Tips to Use Video as a Learning Tool

Anyone who has ever sat through a corporate video training course knows that not all video content is created equal. It’s not enough to record someone teaching a class and put it online. Video content has to be engaging, relevant and easy to consume if it’s going to add value to the training program.

“The need for quality instructional design doesn’t change just because you are using a new tool,” said Tom Dorriety, instructional designer for Blue Cross and Blue Shield of North Carolina.

The team at BCBS, which is building a library of on-demand video training courses through its BLOOM initiative, offers this advice for how to make sure video training is engaging as a workforce learning tool.

You’re not a trainer. You’re a consultant. The idea behind BLOOM is to encourage the workforce to capture and share its own corporate knowledge via video. To do that, the learning and development team had to stop viewing themselves as learning providers and start seeing themselves as learning enablers, said Jeff Tyson, director of instructional systems at the insurance firm.

Recognize that different people learn in different ways. Video won’t work for everyone or for every occasion. It’s about giving people options, said Chris Peronto, director of strategy and innovation at BCBS. “Some people retain information from reading, while others prefer to watch,” he said. “Video should be viewed as another way to resonate with your workforce.”

Keep it short. Viewers today have little time for training and even shorter attention spans, said Adri Maisonet-Morales, vice president and head of the learning team at the company. “They want bite-sized nuggets of knowledge that they can consume and keep moving without having their lives disrupted,” she said.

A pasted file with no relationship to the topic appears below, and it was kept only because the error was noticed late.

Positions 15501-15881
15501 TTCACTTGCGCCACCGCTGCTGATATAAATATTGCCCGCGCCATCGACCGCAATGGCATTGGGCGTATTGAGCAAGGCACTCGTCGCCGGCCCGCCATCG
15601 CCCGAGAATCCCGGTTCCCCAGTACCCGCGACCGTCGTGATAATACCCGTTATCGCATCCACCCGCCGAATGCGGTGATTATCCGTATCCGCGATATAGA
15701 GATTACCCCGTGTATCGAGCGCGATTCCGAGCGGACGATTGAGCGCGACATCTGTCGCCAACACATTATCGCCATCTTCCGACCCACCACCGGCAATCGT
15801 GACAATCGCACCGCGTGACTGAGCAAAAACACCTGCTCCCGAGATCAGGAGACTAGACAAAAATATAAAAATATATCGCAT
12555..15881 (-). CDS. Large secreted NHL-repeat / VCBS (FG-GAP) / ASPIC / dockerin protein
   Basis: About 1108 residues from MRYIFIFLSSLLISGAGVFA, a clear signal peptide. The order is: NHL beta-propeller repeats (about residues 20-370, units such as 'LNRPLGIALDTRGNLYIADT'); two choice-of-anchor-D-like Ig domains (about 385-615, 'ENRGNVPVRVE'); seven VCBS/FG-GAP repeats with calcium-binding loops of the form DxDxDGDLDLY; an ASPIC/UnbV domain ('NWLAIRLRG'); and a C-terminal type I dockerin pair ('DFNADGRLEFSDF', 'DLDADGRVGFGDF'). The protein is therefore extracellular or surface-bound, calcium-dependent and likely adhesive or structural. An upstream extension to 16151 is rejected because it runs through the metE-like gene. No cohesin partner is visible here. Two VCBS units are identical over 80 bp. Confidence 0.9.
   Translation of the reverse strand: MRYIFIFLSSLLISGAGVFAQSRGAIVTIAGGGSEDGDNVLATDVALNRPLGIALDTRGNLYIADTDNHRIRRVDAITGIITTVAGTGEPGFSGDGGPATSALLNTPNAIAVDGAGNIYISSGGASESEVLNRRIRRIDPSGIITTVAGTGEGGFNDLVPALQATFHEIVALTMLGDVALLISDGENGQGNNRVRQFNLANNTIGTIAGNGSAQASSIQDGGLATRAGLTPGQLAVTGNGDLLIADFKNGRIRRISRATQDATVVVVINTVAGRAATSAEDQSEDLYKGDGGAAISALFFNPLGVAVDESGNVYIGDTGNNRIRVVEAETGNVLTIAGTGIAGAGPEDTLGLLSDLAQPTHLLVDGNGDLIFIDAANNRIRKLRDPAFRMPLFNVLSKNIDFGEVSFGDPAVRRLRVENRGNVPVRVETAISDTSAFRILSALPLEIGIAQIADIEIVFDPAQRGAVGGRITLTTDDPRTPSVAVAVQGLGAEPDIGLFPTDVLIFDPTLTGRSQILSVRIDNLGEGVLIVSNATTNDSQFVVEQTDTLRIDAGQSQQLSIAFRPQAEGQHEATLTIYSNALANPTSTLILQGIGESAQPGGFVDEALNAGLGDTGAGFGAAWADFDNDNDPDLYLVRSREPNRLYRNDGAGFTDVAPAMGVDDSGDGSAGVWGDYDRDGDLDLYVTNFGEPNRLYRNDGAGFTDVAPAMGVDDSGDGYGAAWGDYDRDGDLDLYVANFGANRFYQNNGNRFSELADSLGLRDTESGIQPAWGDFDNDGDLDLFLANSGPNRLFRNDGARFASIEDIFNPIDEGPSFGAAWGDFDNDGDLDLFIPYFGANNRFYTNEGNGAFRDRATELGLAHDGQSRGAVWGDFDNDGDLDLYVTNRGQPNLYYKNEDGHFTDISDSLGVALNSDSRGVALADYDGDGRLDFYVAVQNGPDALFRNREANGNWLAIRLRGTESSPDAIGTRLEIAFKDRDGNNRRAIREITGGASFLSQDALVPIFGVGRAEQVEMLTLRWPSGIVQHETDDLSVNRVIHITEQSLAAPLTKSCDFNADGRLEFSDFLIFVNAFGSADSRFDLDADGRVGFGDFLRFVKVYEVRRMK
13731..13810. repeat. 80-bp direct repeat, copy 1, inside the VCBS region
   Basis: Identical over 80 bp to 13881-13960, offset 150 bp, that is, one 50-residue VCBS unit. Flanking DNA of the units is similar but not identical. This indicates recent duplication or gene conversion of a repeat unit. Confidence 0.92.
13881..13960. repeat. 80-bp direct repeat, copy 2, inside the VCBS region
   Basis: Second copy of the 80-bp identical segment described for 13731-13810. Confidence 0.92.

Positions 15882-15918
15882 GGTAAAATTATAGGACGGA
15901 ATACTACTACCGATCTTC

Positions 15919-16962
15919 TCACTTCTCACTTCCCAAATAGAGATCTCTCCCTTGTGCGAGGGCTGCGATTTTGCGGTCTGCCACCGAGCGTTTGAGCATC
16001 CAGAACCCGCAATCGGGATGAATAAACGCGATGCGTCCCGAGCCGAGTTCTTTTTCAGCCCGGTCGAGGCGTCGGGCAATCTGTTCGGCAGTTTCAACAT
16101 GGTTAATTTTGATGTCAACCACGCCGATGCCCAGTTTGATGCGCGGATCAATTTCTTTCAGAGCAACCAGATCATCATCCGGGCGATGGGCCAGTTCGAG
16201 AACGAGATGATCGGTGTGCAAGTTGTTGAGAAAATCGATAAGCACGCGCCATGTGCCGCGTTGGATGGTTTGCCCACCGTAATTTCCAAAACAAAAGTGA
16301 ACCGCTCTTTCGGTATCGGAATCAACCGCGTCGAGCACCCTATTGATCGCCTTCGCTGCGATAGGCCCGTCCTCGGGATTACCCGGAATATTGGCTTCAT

Be provocative. The best videos succinctly introduce employees to a concept and leave them wanting more. “You want viewers to go away thinking about how that information will help them connect with their jobs in new ways,” Peronto said.

Find a champion. Just because people love to watch videos doesn’t mean they will be eager to star in one, said Heather Lynn Bailiff, BCBS’ manager of communications. “You need one or two leaders who are willing to show people how it works,” she said.

Manage quality control. Every video has to add value for employees to stay engaged, Tyson said. To avoid building a library of boring content, offer employees tips for generating useful videos, train people across the company to help their teams identify training topics and ask viewers for feedback on the value of the training to make sure standards for good content are being met.